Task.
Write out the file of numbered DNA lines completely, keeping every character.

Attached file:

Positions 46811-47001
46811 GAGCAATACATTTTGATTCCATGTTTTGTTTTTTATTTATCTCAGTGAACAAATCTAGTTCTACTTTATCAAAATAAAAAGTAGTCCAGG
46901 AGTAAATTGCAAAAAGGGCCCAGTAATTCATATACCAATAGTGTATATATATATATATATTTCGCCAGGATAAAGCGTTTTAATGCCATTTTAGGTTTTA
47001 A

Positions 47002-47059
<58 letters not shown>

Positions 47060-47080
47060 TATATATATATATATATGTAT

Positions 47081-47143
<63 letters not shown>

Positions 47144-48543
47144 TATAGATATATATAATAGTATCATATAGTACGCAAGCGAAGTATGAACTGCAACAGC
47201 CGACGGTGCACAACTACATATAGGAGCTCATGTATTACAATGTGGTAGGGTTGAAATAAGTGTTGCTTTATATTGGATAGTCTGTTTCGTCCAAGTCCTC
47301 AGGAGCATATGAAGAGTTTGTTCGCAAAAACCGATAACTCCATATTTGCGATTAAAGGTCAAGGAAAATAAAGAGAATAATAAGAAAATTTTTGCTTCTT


Positions 46811-47001
46811 GAGCAATACATTTTGATTCCATGTTTTGTTTTTTATTTATCTCAGTGAACAAATCTAGTTCTACTTTATCAAAATAAAAAGTAGTCCAGG
46901 AGTAAATTGCAAAAAGGGCCCAGTAATTCATATACCAATAGTGTATATATATATATATATTTCGCCAGGATAAAGCGTTTTAATGCCATTTTAGGTTTTA
47001 A

Positions 47002-47059
<58 letters not shown>

Positions 47060-47080
47060 TATATATATATATATATGTAT

Positions 47081-47143
<63 letters not shown>

Positions 47144-48543
47144 TATAGATATATATAATAGTATCATATAGTACGCAAGCGAAGTATGAACTGCAACAGC
47201 CGACGGTGCACAACTACATATAGGAGCTCATGTATTACAATGTGGTAGGGTTGAAATAAGTGTTGCTTTATATTGGATAGTCTGTTTCGTCCAAGTCCTC
47301 AGGAGCATATGAAGAGTTTGTTCGCAAAAACCGATAACTCCATATTTGCGATTAAAGGTCAAGGAAAATAAAGAGAATAATAAGAAAATTTTTGCTTCTT